These axioms guarantee that the Jordan algebra is formally real, so that, if a sum of squares of terms is zero, those terms must be zero. The complexifications of JB algebras are called Jordan C* algebras or JB* algebras. They have been used extensively in complex geometry to extend Koecher's Jordan algebraic treatment of bounded symmetric domains to infinite dimensions. Not all JB algebras can be realized as Jordan algebras of self-adjoint operators on a Hilbert space, exactly as in finite dimensions. The exceptional Albert algebra is the common obstruction.

The Jordan algebra analogue of von Neumann algebras is played by JBW algebras. These turn out to be JB algebras which, as Banach spaces, are the dual spaces of Banach spaces. Much of the structure theory of von Neumann algebras can be carried over to JBW algebras. In particular the JBW factors—those with center reduced to R—are completely understood in terms of von Neumann algebras. Apart from the exceptional Albert algebra, all JWB factors can be realised as Jordan algebras of self-adjoint operators on a Hilbert space closed in the weak operator topology. Of these the spin factors can be constructed very simply from real Hilbert spaces. All other JWB factors are either the self-adjoint part of a von Neumann factor or its fixed point subalgebra under a period 2 *-antiautomorphism of the von Neumann factor.[6]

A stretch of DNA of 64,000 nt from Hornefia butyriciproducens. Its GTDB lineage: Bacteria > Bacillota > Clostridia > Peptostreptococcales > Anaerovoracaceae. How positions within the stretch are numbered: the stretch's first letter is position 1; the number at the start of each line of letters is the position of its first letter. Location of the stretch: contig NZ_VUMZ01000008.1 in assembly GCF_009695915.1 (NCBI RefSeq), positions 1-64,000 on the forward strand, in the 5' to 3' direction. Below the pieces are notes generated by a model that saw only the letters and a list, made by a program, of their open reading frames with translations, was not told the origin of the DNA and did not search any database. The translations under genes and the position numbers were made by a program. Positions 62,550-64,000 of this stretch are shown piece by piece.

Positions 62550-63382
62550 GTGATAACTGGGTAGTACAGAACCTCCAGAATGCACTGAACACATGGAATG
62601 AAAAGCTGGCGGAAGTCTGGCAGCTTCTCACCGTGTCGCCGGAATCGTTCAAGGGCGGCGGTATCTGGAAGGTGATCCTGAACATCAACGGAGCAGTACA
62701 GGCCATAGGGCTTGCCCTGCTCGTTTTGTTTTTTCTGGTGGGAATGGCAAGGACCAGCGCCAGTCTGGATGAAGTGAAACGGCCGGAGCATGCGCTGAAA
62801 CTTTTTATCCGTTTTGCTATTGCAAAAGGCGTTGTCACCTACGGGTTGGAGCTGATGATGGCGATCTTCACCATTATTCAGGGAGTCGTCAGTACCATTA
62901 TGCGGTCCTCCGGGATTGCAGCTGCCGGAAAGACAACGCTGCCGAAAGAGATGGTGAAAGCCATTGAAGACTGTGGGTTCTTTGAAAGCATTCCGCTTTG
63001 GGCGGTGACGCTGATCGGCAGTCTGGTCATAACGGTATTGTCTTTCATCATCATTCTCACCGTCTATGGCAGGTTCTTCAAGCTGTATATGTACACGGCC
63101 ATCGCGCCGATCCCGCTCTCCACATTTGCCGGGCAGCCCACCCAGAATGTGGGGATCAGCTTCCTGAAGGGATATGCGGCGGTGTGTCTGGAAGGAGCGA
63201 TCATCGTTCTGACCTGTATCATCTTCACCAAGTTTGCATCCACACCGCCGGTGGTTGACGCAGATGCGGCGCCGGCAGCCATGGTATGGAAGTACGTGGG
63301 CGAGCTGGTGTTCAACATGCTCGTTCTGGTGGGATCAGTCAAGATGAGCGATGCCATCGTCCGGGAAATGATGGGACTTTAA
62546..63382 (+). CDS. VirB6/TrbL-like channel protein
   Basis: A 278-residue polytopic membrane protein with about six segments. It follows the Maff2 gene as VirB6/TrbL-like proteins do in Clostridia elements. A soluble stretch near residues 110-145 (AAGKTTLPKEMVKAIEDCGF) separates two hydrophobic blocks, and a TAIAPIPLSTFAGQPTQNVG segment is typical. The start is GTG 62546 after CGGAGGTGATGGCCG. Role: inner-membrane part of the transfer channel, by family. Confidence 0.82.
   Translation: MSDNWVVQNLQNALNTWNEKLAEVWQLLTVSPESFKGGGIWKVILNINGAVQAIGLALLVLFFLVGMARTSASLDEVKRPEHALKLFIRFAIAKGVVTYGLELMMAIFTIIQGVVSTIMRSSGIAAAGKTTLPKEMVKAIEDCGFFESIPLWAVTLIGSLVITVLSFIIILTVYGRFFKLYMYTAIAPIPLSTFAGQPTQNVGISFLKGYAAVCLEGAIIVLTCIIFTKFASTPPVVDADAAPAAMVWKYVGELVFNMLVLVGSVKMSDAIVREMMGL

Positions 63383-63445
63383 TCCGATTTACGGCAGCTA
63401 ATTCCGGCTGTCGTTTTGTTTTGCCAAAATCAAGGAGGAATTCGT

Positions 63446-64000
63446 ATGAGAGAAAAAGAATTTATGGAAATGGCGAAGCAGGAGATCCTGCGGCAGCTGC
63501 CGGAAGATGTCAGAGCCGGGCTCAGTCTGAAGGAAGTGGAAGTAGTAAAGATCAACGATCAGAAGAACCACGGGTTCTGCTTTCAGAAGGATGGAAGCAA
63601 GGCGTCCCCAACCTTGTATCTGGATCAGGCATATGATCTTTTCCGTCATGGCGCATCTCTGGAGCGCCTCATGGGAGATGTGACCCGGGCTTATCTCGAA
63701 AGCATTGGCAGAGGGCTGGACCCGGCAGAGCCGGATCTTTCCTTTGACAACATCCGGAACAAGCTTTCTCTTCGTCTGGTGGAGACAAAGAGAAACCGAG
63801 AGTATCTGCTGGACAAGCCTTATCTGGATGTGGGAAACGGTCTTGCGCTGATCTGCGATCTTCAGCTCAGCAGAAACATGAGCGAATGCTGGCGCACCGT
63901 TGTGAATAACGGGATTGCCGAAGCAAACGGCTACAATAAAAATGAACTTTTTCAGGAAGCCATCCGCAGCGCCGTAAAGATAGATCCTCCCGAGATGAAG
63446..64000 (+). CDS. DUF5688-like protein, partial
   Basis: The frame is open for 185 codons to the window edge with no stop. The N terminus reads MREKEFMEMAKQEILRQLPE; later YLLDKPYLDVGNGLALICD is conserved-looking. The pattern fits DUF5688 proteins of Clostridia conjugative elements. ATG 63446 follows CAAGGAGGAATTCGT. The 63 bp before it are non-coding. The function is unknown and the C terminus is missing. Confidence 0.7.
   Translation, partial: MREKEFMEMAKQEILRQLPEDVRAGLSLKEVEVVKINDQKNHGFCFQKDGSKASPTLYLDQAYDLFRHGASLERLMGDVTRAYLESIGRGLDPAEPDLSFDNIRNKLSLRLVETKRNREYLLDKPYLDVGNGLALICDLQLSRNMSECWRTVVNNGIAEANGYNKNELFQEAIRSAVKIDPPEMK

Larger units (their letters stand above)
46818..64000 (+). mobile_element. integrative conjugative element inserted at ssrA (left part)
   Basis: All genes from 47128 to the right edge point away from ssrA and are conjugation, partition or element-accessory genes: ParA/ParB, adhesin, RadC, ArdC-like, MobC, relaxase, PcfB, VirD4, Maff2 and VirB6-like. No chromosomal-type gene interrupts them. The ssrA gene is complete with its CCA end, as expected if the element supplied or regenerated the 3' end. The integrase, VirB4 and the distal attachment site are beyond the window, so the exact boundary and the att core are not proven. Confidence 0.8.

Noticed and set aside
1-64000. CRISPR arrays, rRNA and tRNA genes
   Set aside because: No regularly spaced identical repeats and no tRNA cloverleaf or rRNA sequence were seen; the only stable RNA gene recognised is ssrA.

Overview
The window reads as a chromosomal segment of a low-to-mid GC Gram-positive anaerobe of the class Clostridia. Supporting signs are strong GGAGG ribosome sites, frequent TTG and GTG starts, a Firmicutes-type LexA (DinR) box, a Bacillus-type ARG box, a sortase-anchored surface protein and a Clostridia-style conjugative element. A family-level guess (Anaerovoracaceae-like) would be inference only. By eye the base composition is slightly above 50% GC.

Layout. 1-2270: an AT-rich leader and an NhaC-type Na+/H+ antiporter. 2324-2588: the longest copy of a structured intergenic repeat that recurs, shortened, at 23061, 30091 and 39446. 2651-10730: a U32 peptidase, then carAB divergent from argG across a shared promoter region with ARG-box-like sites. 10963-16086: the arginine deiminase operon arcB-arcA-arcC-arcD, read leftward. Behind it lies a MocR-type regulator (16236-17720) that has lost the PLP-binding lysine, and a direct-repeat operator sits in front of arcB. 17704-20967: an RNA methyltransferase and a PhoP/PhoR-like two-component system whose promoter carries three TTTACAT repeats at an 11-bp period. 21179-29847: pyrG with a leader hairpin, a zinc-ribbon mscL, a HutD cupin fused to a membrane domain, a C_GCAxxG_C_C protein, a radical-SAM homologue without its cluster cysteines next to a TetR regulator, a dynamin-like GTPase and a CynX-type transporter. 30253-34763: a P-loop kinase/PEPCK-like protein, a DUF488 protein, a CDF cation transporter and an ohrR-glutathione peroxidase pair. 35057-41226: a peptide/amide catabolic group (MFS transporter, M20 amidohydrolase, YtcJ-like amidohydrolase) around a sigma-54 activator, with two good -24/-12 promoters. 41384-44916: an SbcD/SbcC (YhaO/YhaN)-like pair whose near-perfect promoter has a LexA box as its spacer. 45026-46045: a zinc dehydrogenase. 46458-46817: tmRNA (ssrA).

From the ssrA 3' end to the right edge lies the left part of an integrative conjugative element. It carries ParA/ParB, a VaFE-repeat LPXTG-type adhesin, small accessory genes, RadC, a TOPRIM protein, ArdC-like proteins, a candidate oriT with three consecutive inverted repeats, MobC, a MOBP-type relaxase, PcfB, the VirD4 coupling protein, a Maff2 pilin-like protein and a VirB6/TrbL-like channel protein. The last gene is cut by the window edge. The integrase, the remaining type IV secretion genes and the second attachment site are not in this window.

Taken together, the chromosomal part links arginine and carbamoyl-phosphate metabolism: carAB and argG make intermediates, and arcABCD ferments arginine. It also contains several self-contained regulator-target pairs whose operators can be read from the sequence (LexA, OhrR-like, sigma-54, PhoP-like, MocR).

Jordan rings[edit]

A Jordan ring is a generalization of Jordan algebras, requiring only that the Jordan ring be over a general ring rather than a field. Alternatively one can define a Jordan ring as a commutative nonassociative ring that respects the Jordan identity.

Jordan superalgebras[edit]

Jordan superalgebras were introduced by Kac, Kantor and Kaplansky; these are \mathbb{Z}/2-graded algebras J_0 \oplus J_1 where J_0 is a Jordan algebra and J_1 has a "Lie-like" product with values in J_0.[7]

Any \mathbb{Z}/2-graded associative algebra A_0 \oplus A_1 becomes a Jordan superalgebra with respect to the graded Jordan brace

\{x_i,y_j\} = x_i y_j + (-1)^{ij} y_j x_i \ .

Jordan superalgebras over an algebraically closed field of characteristic 0 were classified by Kac (1977). They include several families and some exceptional algebras, notably K_3 and K_{10}.

J-structures[edit]

Main article: J-structure

The concept of J-structure was introduced by Springer (1973) to develop a theory of Jordan algebras using linear algebraic groups and axioms taking the Jordan inversion as basic operation and Hua's identity as a basic relation. In characteristic not equal to 2 the theory of J-structures is essentially the same as that of Jordan algebras.

Quadratic Jordan algebras[edit]

Quadratic Jordan algebras are a generalization of (linear) Jordan algebras introduced by Kevin McCrimmon (1966). The fundamental identities of the quadratic representation of a linear Jordan algebra are used as axioms to define a quadratic Jordan algebra over a field of arbitrary characteristic. There is a uniform description of finite-dimensional simple quadratic Jordan algebras, independent of characteristic: in characteristic not equal to 2 the theory of quadratic Jordan algebras reduces to that of linear Jordan algebras.

See also[edit]

Notes[edit]

  1. ^ Jacobson (1968), p.35–36, specifically remark before (56) and theorem 8.
  2. ^ McCrimmon (2004) p.100
  3. ^ McCrimmon (2004) p.99
  4. ^ a b Springer-Veldkamp (2000), 5.8, p. 153
  5. ^ McCrimmon (2004) pp. 99 et seq,235 et seq
  6. ^ See:
  7. ^ McCrimmon (2004) pp.9–10

References[edit]

Further reading[edit]